no abuse of discretion here. The award is not necessarily a punishment of the City, but simply a reflection of the fact that where the act affords access with only narrow exceptions, the court may impose sanctions in favor of the party whose claim of access has been vindicated. The City's claim of exemptions is not frivolous, but that is not the test. The City failed to sustain its burden of proving any exemption, and the court acted within the discretion conferred by statute.

(Italics ours.) Columbian Pub'g Co., 36 Wn. App. at 33. In sum, whenever a governmental agency has unreasonably, i.e., erroneously, denied access to public records, the award under RCW 42.17.340(3) is appropriate.

In Yacobellis's first appeal, this court determined that the City erroneously denied Yacobellis the public records he requested. Yacobellis, 55 Wn. App. at 715-16. Thus, although on remand the trial court erroneously characterized the award as a damage award, it was correct in ruling that an award was justified under RCW 42.17.340(3).

III

The remaining issue to be resolved is whether the trial court abused its discretion in determining the amount of the award. Yacobellis contends that the trial court failed to consider the proper factors for deciding the amount of an award under RCW 42.17.340(3). He claims that because the statutory award is a penalty, in determining the amount of the award the trial court was required to give principal consideration to the issue of the City's bad/good faith.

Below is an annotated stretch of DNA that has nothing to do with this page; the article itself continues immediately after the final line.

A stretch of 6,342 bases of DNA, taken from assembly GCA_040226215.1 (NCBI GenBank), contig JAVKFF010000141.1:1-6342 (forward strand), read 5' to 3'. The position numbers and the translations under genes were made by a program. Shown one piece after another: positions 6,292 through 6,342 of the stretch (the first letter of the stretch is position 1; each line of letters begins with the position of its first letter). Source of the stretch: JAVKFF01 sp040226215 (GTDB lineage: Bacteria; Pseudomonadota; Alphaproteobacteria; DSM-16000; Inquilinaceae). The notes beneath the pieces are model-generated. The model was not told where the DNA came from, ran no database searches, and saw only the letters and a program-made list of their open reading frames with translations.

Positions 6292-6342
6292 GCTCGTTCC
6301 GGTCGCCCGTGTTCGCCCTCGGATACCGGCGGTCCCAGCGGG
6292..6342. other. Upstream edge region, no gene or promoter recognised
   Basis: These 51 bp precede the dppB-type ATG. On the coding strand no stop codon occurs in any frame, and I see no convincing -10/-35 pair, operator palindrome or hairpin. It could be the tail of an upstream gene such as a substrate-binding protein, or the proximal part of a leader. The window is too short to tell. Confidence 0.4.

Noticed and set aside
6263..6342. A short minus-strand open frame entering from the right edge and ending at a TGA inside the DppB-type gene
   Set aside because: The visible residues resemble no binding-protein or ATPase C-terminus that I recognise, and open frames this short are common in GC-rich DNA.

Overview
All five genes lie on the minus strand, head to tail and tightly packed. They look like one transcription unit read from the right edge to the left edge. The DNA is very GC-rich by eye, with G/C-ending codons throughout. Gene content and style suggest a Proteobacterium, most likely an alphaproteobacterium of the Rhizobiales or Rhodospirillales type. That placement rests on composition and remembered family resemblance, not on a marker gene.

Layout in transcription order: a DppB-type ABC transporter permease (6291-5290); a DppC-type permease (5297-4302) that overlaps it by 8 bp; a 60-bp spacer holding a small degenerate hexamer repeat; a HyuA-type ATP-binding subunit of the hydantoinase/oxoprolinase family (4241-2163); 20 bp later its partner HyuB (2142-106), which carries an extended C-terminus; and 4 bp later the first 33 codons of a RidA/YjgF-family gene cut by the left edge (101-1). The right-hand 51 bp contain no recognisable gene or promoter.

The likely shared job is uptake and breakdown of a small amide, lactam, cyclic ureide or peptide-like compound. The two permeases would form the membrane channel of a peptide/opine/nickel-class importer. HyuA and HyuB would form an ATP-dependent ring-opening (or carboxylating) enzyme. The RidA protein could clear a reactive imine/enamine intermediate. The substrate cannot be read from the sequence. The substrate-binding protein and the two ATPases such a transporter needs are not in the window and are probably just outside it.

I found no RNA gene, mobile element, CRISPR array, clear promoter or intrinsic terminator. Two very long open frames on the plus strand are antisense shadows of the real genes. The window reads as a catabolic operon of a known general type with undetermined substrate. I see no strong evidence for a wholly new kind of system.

The City disagrees and, in the alternative, claims that the trial court did consider the issue of bad faith, resolving it in favor of the City. The City relies on the fact that in its oral decision, the trial court stated that there was no "demonstrable bad faith" by the City.

Neither the record nor the law supports the City's position that the issue was addressed and resolved in its favor. The trial court specifically stated that it considered the issue of bad/good faith to be irrelevant to the determination of the amount of the award. Moreover, while the trial court made no specific finding of the City's bad faith, it did make a specific finding that "[o]ne inference from the record is that [Yacobellis] made at least 3 requests to inspect and copy the public records in this case prior to their being destroyed by city officials." Thus, we conclude that the trial court did not resolve this issue; on the contrary, it expressly deemed it irrelevant.

[4] Furthermore, we agree with Yacobellis that in determining the amount of a penalty, the existence or absence of a governmental agency's bad faith is the principal factor which the trial court must consider. Economic loss is also relevant, as Yacobellis acknowledges. Thus, both factors may be considered by the trial court in setting the amount of the award under RCW 42.17.340(3).